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More Than Ever, We Need the U.N.

Despite right-wing rhetoric, it remains the best hope in a crisis-ridden world

September 24, 2003|Stephen Schlesinger | Stephen Schlesinger is the director of the World Policy Institute at the New School University and author of "Act of Creation: The Founding of the United Nations," just published by Westview Press.

"Four times in the modern age," English historian John Keegan has written, "men have sat down to reorder the world -- at the Peace of Westphalia in 1648 after the Thirty Years War, at the Congress of Vienna in 1815 after the Napoleonic Wars, in Paris in 1919 after World War I and in San Francisco in 1945 after World War II." Such is the march of human history that all of these events -- except for the most recent one -- collapsed in disagreements that eventually led to renewed war.

The ultimate outcome of the San Francisco Conference is still not known. However, what happened there that produced the last of these grand compacts, the United Nations, has already had an enormous impact over the last six decades. Indeed, the founding of the U.N. in the age of nuclear weaponry -- far more sinister circumstances than any faced by those earlier meetings -- is affecting the survival or demise of humanity.

The U.N. and its labors have become the background noise of our global age. It is truly ubiquitous. It has overseen 40 years of decolonization around the planet; sent peacekeepers to places like Cambodia, Cyprus and Sinai; helped end apartheid in South Africa via sanctions. The United Nations' World Health Organization was critical in eradicating smallpox and is on the verge of stamping out polio; its World Food Program feeds hungry people in Africa; its U.N. Development Program sends more multilateral aid dollars abroad than any nation.

People forget that before the U.N.'s founding, there was no truly functioning international organization (except for the creaky, faltering League of Nations). This meant that for many decades there was no place for nations to go in global crises.

Today, after half a century of the U.N., few of us are unaware that this aging experiment in global society exists and has given some modicum of hope to the world -- despite a dearth of financial resources and the brickbats tossed at it by American politicians. It has become the world's geopolitical emergency room. The question is whether it can survive.

Right-wing demagogues in our land have so unremittingly denigrated the organization for so long -- calling it bloated, anti-American, a body that wastes time on speechmaking, abdicates its responsibilities and remains out of touch -- that leading members of the Senate now routinely dismiss its importance and argue that it unnecessarily limits our sovereignty.

Furthermore, unilateralism is back in fashion. The Bush administration, after the attacks of Sept. 11, has promulgated a doctrine of preventive war that allows the United States to go into battle whenever it decides against whomever it wishes, regardless of whether there is a legitimate provocation. Recently one of Bush's hard-line appointees, Richard Perle, publicly derided the U.N. as being as ineffectual as the League of Nations. And last spring, the U.S. brazenly bypassed the U.N. Security Council to invade Iraq, relying on its preemptive doctrine. Tuesday, U.N. Secretary-General Kofi Annan said this crisis was a "fork in the road" for the organization, as decisive as the U.N.'s founding.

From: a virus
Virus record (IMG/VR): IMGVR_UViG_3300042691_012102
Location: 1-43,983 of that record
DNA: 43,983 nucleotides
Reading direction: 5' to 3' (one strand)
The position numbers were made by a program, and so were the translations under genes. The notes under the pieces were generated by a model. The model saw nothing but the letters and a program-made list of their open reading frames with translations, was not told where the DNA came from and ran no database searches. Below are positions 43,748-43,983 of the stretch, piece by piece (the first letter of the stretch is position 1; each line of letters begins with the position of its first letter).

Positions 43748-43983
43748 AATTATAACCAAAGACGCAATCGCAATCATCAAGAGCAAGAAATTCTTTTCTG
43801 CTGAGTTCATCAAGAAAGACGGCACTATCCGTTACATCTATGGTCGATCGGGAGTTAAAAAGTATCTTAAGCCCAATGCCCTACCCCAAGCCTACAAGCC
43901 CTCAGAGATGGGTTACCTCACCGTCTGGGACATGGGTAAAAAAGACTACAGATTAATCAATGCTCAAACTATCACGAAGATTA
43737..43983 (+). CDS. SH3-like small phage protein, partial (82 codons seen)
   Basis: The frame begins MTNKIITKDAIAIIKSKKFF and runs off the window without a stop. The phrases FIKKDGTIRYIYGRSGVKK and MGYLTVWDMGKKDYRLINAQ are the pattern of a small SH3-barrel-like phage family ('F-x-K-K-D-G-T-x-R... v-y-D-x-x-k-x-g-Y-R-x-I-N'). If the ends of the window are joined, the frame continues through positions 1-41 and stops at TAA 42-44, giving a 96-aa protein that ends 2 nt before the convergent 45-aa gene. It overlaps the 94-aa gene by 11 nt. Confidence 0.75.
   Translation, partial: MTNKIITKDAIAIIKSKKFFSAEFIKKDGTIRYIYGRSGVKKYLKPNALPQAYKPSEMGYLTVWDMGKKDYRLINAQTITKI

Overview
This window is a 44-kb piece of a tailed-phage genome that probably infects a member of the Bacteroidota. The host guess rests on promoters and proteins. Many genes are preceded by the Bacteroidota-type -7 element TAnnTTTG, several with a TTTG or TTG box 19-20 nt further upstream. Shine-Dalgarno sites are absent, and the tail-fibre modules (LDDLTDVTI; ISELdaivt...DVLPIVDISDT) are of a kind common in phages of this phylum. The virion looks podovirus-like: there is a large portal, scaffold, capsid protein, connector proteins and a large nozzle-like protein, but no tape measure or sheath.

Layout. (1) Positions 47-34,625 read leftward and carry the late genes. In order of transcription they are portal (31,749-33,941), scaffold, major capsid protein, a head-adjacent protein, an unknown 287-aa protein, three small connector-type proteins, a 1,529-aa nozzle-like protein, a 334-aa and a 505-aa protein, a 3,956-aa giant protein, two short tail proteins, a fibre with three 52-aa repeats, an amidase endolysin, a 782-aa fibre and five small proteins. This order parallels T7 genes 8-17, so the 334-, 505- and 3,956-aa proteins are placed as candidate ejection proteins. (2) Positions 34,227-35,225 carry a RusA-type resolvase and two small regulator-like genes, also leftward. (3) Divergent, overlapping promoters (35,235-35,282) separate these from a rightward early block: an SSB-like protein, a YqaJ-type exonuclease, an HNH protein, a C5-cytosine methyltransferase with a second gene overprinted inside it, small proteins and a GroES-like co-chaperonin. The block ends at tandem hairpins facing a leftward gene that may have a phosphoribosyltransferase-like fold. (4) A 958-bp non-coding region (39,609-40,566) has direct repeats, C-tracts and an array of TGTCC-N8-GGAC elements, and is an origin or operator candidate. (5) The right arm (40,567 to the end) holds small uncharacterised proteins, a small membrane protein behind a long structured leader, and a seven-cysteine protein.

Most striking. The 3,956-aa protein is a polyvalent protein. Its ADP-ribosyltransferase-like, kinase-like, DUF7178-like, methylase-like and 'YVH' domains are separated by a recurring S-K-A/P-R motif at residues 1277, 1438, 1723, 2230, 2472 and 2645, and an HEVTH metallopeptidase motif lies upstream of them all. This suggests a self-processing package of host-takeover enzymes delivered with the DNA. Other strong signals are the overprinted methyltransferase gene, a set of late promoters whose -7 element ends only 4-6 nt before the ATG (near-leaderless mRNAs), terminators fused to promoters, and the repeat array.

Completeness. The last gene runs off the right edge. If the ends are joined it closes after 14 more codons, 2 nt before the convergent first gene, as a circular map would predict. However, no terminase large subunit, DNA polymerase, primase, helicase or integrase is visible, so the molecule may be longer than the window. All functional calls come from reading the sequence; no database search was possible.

The sad fact is that our country would probably not pass the same U.N. Charter today that the U.S. Senate ratified by an overwhelming vote, 89 to 2, in 1945. Even putting aside its lone-cowboy maneuvers, if Washington had wanted to reinvent the U.N. it would have been virtually impossible to convince the 191 nations of the world again to draft a charter for the security of the Earth because of the sheer number of countries and the profusion of political differences. (Originally, the organization had 50 members.)

As we look back on the U.N.'s creation, we should realize how fortunate we were to get it in the first place. It took a grand vision, formidable planning and brilliant political leadership from two American presidents -- Franklin Roosevelt and Harry Truman -- to turn the organization into reality. Having endured the most calamitous war in history, this World War II generation extracted from the human propensity for devastation the right lesson for our time.

If we are to revive the role of the United Nations today as a peacemaker and security guarantor, the United States, as the only superpower on the planet, must again commit itself to the organization. President Bush himself has slowly come to this realization in the Iraq crisis. He is now seeking to reinvolve our fate with the U.N. because it offers political legitimacy for the American occupation of Iraq. And beyond Iraq, the U.N. bestows cover for various other U.S. global missions, allowing Washington to save taxpayers' dollars and the lives of its soldiers.

Instead of taking on international ventures alone, we are able to share the burdens of the work to stop bloodshed, reconstruct societies, police conflicts, train armies, provide legal frameworks, uphold governance standards and promote human rights. The creation of the U. N. is as timely now as it was 58 years ago.

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